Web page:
Sask veteran, farmer joins exclusive centenarian club

Frank Kime sits on his couch, surrounded by plaques sent to him by various government agencies and one from Queen Elizabeth II.  The plaques commemorate a significant achievement in his life – on Sept. 7, Kime turned 100.

He attributes his fiery spirit to this feat. “You’ve just got to be ornery enough, that’s the main thing,” said Kime. “Just be too damn ornery to give up.”Kime’s ornery nature may have helped him navigate living in a retirement home during a global pandemic.

“We had to stay by ourselves and have our meals delivered for quite a while” said Kime. COVID outbreaks have been prevalent in numerous Saskatchewan care homes including Wintergreene Estates in Regina, where Kime lives.

Kime is one of only a handful of centenarians in the building. He was born on a farm just outside of Milestone and quickly joined the Navy at the age of 18. Although the Second World War was well underway, Kime never did serve overseas.

“I signed up for war in the pacific, but it all faded out just before we were ready to go,” he said. However, he did have a close call with death while serving in Boston.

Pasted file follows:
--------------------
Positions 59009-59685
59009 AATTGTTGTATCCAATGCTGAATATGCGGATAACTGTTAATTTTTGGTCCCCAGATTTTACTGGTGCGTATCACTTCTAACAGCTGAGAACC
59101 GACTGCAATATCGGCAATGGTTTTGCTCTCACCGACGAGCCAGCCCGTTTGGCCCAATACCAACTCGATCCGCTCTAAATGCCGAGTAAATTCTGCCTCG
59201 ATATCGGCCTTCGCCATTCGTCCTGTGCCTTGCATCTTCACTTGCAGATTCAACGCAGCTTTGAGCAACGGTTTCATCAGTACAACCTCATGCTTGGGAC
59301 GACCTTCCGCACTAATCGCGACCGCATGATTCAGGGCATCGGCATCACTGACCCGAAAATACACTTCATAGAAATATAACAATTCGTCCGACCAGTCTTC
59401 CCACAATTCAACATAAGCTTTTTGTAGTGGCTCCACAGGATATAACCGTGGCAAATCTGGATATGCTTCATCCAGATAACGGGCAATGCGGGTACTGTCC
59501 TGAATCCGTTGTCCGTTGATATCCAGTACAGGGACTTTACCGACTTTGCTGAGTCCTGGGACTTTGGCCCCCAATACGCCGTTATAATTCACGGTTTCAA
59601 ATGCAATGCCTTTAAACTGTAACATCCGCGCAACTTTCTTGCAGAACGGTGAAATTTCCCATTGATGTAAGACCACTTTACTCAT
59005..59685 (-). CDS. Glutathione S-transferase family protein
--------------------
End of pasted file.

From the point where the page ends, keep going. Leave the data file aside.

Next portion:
“We went ashore that night and there were a bunch of dizzy Americans egging us on,” said Kime. “I finally decked one of them. They beat the crap out of me and threw me for dead in the ditch.” After returning from his service, Kime continued to work on his family farm during the warmer months and in the winter worked at a brewery in Regina.

“When I was there, the other guy and I had to wash down all the equipment in there with [flammable] gas,” exclaimed Kime. “They could have lost the whole goddamn place.” He continued on his farm for most of his working life. In 2013, Kime and his wife moved into Wintergreene. She passed away in 2019, so Kime now lives alone.

Kime combats loneliness by keeping involved in the community. “He’s interested in everybody and everything” said Brian Mahoney, a friend of Kimes.

Staying involved keeps Kime going, day in and day out. “If you’re not interested [in things], why the hell bother living?”, said Kime. He spends his days playing bridge with other residents, cribbage with his nephew and every once in a while, paying a visit to where it all stared 100 years ago.

When his daughter is willing to take him, Kime returns to the unfinished business he has at the farm. “I’ve still got probably, oh about 12 or15 five-gallon pails of potatoes to dig up out there,” said Kime with a smile.

Reaching the century  mark is no small feat. According to Statistics Canada’s 2021 census, only 55 Regina citizens are at least 100 years old and only 10 of those are men. When asked why that might be, Kime was frank.

“There too many boozers amongst us [men],” he said with a laugh.

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